TOXICOLOGY REPORTS ON SINGER CHRIS CORNELL REVEAL DEATH WAS CAUSED BY SUICIDE
Michigan’s Wayne County Medical Examiner released the autopsy and toxicology report in the death of Chris Cornell Friday, with the coroner confirming that the manner of death was suicide and that “drugs did not contribute to the cause of death.”
“It is my opinion that death was caused by hanging,” Wayne County assistant medical examiner Theodore Brown wrote in his post mortem report in documents obtained by Rolling Stone. “Based on the circumstances surrounding this death and the autopsy findings, the manner of death is suicide.”
The medical examiner then reiterated the circumstances of Cornell’s death as found in the police report, which stated that Cornell was “found partially suspended by a resistance exercise band in his hotel room.”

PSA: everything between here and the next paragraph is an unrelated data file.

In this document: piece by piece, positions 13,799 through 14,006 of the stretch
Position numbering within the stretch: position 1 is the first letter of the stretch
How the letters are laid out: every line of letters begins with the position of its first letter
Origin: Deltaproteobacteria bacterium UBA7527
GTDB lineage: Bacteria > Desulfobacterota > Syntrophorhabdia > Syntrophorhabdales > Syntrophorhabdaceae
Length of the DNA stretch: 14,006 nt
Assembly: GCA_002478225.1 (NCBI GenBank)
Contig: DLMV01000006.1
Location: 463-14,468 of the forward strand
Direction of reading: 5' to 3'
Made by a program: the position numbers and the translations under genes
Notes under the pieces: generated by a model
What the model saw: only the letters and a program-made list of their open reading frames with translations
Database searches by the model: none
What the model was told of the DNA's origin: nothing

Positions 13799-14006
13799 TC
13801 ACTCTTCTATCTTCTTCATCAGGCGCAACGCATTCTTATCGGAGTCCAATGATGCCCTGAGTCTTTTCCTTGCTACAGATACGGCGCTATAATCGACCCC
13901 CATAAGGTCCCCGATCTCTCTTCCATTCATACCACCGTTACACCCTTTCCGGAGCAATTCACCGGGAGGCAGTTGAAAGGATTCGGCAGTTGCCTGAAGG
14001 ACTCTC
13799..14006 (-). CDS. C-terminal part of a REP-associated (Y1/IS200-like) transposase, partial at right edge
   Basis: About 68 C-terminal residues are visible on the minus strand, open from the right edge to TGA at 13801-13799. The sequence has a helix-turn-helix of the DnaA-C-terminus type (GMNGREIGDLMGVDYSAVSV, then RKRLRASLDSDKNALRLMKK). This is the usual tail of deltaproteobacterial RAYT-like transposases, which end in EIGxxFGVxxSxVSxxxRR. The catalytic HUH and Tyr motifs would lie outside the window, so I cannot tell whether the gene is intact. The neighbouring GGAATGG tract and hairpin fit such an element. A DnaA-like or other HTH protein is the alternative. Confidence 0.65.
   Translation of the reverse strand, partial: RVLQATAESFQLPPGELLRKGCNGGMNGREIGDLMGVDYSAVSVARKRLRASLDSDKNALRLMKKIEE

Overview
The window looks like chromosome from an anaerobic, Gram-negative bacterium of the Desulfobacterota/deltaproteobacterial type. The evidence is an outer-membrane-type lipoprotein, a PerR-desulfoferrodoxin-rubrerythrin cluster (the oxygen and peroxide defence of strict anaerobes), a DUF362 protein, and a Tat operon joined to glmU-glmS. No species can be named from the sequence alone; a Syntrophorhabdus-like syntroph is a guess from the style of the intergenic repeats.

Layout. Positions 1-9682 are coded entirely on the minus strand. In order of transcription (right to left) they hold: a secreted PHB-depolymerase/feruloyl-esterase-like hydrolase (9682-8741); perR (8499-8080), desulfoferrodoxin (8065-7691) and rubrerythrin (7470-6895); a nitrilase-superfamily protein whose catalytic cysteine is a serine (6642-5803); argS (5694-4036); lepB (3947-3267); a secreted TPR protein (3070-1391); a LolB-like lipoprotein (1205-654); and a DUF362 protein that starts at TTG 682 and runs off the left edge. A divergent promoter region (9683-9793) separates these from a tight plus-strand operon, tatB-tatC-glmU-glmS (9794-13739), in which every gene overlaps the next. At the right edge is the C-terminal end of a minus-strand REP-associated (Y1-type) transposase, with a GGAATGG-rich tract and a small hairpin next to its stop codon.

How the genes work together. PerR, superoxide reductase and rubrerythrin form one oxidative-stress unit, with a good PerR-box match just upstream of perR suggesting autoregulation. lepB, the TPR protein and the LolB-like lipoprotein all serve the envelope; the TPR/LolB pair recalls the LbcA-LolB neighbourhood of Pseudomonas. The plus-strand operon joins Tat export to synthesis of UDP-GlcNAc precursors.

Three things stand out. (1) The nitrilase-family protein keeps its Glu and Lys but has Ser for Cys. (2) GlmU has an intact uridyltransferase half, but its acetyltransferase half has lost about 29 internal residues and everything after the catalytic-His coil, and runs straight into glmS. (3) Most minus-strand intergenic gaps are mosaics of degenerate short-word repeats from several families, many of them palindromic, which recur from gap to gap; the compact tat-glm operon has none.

The injuries sustained “were all consistent with hanging, partially suspended by the resistance exercise band.”
Additionally, seven different drugs were found in Cornell’s post mortem toxicology report, including a significant dose of the anxiety medicine Ativan. However, it is the medical examiner’s opinion that “these drugs did not contribute to the cause of death.”
The drugs found in Cornell’s system were “butalbital, lorazepam, pseudoephedrine and its metabolite norpseudoephedrine, caffeine, and naloxone.” The caffeine came from No-Doz tablets the singer ingested prior to his death, while the pseudoephedrine was employed as a decongestant.
Other prescription drugs included the sedative Butalbital, Narcan (“a narcotic antagonist”) and four doses of Lorazepam, which is known as the anxiety medication Ativan.
The Cornell family has previously blamed the rare side effects of Ativan – which includes suicidal thoughts – for catalyzing the singer’s death. However, the medical examiner noted that while the 200 ng/mL level of Ativan in Cornell’s blood was well higher than the average 30-50 ng/mL dosage, it was also lower than the 300 ng/mL Ativan blood levels of those whose death are tied to the drug.